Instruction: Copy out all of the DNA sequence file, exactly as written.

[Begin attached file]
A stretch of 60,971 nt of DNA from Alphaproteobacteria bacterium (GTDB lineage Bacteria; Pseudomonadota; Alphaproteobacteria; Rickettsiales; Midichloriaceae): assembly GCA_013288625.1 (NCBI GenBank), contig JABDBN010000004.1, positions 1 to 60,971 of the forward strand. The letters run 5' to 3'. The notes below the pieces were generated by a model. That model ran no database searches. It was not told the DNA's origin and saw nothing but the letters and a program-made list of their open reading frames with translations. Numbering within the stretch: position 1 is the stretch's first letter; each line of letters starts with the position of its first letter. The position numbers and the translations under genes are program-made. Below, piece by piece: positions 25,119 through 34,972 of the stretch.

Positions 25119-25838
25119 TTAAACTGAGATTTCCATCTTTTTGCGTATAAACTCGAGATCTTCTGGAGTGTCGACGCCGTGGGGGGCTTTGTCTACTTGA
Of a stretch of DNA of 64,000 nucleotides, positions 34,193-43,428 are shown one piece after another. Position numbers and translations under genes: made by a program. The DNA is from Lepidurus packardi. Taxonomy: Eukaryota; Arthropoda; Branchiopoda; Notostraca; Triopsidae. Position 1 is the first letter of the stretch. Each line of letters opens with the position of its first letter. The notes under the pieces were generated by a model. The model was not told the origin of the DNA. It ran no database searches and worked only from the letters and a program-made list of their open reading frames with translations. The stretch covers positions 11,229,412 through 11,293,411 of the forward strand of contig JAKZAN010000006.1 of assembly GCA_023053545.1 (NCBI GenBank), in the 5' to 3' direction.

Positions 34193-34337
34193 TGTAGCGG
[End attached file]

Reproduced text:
A stretch of 60,971 nt of DNA from Alphaproteobacteria bacterium (GTDB lineage Bacteria; Pseudomonadota; Alphaproteobacteria; Rickettsiales; Midichloriaceae): assembly GCA_013288625.1 (NCBI GenBank), contig JABDBN010000004.1, positions 1 to 60,971 of the forward strand. The letters run 5' to 3'. The notes below the pieces were generated by a model. That model ran no database searches. It was not told the DNA's origin and saw nothing but the letters and a program-made list of their open reading frames with translations. Numbering within the stretch: position 1 is the stretch's first letter; each line of letters starts with the position of its first letter. The position numbers and the translations under genes are program-made. Below, piece by piece: positions 25,119 through 34,972 of the stretch.

Positions 25119-25838
25119 TTAAACTGAGATTTCCATCTTTTTGCGTATAAACTCGAGATCTTCTGGAGTGTCGACGCCGTGGGGGGCTTTGTCTACTTGA
Of a stretch of DNA of 64,000 nucleotides, positions 34,193-43,428 are shown one piece after another. Position numbers and translations under genes: made by a program. The DNA is from Lepidurus packardi. Taxonomy: Eukaryota; Arthropoda; Branchiopoda; Notostraca; Triopsidae. Position 1 is the first letter of the stretch. Each line of letters opens with the position of its first letter. The notes under the pieces were generated by a model. The model was not told the origin of the DNA. It ran no database searches and worked only from the letters and a program-made list of their open reading frames with translations. The stretch covers positions 11,229,412 through 11,293,411 of the forward strand of contig JAKZAN010000006.1 of assembly GCA_023053545.1 (NCBI GenBank), in the 5' to 3' direction.

Positions 34193-34337
34193 TGTAGCGG